If I ever run out of cars to shoot in Eugene (not likely), I’ll just start hanging out in our sister city to the east, Springfield. The other day, I stopped in at two car dealers; Springfield Buick, and Dan’s Automotive. This used car lot on Main Street was surprisingly chock-full of CCs, and I’ll give you a full tour later, so don’t go off about the Stude in the background. But the queen of the lot deserves its own special moment, since it’s one of my all-time favorite cars.
Since all too many of you here have a habit of taking my words too seriously way too often, I just lied. This is not one of my favorite cars. Rather, quite the opposite. I positively hated it when it came out; the only question was whether I disliked it more than its big, fat predecessor. I did, actually. Why?
Where to start? Its monkey-assed trunk? That was just a start, and I suppose not all that egregious of a sin. But it was out of proportion to the rest of the car. This “Cougar” was just a tarted up Mercury Zephyr, the Ford Fairmont’s kissing cousin. And I rather liked the Fairmont and Zephyr for what they were: simple, honest cars in the mold of Volvos. I even titled my Fairmont CC “That Very Rare Honest Car”
That means I get to title this “That Very Common Dishonest Car”. No harm or rudeness intended to you lovers of this fine car, but when you take a simple box of a car and tart it up like this to be a personal luxury car wearing a name that once really mean something in terms of design and performance, it is more than a wee bit dishonest, in the way we all-too often allowed ourselves to be suckered by Detroit’s latest parlor trick.
Why am I such a carmudgeon? I should be telling you how sharp this car’s “gracefully styled luxury half-vinyl roof with intriguing quarter-window treatment” are and how tasty this some-kind-of-animal-skin-like-texture-and-patterned-padded-vinyl top is. My apologies; on second thought, they are sharp, and that padded top is very tasty indeed. They must be; why else did I pull in to shoot this Cougar on a grey drizzly day?
At least in its first year’s incarnation, the Foxy Cougar was actually V8 powered. But it didn’t feel like it, since the standard 115 hp 255 cubic inch (4.2 L) version was as dishonest as a V8 engine has ever been: six cylinder (barely) performance, and not all that economical too boot. But by 1981, there was no more pretense: the Pinto 2.3 L four was now standard, rated at 88 hp. And the 200 inch (3.3L) six was also on tap, even though it was rated at the same 88hp. How did Ford manage that, given the 43% greater displacement? Another parlor trick.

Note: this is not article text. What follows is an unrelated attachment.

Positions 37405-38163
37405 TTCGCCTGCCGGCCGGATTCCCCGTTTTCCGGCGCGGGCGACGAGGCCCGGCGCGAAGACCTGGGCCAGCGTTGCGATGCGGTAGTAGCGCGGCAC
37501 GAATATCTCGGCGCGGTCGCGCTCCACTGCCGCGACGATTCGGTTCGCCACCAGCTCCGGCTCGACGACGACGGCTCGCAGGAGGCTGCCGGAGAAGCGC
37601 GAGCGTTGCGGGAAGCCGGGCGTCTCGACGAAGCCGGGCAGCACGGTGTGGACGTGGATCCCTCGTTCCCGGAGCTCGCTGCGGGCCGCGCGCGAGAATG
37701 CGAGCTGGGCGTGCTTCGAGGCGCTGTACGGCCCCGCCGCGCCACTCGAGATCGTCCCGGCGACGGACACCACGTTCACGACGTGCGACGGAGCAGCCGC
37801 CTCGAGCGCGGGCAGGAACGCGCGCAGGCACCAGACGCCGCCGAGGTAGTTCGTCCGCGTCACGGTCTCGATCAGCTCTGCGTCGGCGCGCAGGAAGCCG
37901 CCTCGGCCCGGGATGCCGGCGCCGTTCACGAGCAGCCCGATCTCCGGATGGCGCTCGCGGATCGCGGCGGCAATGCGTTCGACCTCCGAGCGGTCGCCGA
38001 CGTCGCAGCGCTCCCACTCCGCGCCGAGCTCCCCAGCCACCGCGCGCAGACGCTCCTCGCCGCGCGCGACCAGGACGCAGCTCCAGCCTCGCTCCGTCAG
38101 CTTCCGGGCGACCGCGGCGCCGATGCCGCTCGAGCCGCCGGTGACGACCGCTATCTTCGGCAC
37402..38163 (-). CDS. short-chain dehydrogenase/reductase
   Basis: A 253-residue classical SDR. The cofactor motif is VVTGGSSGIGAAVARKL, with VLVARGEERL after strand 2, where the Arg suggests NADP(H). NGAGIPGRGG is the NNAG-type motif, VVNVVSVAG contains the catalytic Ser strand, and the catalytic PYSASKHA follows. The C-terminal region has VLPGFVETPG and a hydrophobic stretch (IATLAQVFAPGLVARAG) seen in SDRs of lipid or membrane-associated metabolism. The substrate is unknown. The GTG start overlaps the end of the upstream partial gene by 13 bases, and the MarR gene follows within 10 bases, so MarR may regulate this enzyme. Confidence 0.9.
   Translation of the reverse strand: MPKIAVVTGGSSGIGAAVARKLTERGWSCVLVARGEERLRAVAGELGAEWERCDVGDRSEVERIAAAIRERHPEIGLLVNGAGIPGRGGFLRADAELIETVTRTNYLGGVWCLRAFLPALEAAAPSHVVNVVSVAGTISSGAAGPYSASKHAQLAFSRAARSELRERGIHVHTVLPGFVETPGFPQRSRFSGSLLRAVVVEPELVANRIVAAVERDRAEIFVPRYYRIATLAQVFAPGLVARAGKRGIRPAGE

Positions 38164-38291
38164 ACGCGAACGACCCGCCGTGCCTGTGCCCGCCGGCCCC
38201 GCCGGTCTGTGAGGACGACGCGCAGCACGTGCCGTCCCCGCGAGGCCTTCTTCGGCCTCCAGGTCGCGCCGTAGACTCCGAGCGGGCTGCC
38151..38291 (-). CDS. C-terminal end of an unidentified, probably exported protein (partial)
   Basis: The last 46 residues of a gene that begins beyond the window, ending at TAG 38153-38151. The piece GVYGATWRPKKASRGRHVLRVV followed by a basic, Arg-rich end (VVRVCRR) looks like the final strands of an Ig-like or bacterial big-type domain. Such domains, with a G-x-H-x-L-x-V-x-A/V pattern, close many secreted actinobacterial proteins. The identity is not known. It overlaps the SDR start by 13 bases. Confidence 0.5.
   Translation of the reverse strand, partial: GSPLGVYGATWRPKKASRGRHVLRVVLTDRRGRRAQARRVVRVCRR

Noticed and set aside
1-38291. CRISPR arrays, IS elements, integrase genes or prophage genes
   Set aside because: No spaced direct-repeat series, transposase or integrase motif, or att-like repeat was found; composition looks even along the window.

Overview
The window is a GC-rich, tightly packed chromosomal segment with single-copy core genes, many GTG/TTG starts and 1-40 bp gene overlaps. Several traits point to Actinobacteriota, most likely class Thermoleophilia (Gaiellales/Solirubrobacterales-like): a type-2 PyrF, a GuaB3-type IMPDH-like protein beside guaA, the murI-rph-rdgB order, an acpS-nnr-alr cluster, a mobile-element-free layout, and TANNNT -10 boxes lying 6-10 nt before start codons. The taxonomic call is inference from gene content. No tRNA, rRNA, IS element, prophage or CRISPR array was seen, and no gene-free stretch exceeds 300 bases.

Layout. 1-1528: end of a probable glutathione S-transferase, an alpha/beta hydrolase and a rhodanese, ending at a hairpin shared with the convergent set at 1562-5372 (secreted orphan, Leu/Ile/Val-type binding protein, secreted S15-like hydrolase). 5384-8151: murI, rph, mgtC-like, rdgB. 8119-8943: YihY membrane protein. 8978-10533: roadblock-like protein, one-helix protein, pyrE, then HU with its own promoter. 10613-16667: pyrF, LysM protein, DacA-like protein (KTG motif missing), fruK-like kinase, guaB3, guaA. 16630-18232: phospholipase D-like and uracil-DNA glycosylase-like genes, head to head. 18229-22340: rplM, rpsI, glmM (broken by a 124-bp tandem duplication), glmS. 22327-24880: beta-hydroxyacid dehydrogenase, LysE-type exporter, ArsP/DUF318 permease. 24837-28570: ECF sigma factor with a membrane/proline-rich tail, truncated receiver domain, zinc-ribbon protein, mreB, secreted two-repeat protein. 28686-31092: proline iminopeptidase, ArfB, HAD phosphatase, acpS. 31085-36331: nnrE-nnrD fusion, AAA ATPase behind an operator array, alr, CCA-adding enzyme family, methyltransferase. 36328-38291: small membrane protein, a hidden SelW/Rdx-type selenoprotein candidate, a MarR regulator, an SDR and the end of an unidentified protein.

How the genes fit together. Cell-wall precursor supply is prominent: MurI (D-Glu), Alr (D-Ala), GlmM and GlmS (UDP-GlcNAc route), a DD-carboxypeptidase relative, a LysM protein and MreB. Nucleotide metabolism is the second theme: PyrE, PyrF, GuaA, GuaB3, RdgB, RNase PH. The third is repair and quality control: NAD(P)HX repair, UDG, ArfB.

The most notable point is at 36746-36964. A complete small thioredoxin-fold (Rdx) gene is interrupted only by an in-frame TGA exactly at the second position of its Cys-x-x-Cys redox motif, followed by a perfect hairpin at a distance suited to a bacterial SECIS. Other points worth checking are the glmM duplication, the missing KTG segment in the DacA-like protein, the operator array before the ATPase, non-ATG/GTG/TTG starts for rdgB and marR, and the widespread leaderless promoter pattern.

But the 5.0 L V8 was optional, sporting all of 130 hp. And the beloved AOD automatic too. Difficult times; or times made even more difficult for not trying just a wee bit harder. Except for Ford’s Department of Pretense. They were obviously working overtime then.
I’m almost disappointed that we’re not looking at plush velour seats in bordello red. Actually, I’m a bit confused at what we are looking at. The 1980 brochure suggests that the distinctive triple-opera window roof was part of the Luxury Group package. But that also included “Twin Comfort Barco-Loungers” with semi-loose pillow look or something like that. These look so plain and ordinary; not very dishonest at all. And are they just plain vinyl? That just doesn’t read like genuine leather. Who’s being fooled now?
The offer on the windshield certainly is unusually honest too: 0% interest on an old car; what a deal. Wonder how much he got it for? $700? $800. Wonder how much it cost Mercury to tart up a Zephyr and turn it into a Cougar XR-7?
In my defense, I will tell you in perfect honesty that this generation of Cougar was a sales flop. Its chunky 1979 predecessor sold over 170k units; barely 58k of these 1980s found good homes. So I guess I wasn’t the only one who didn’t care too much for them. Honesty is the best policy.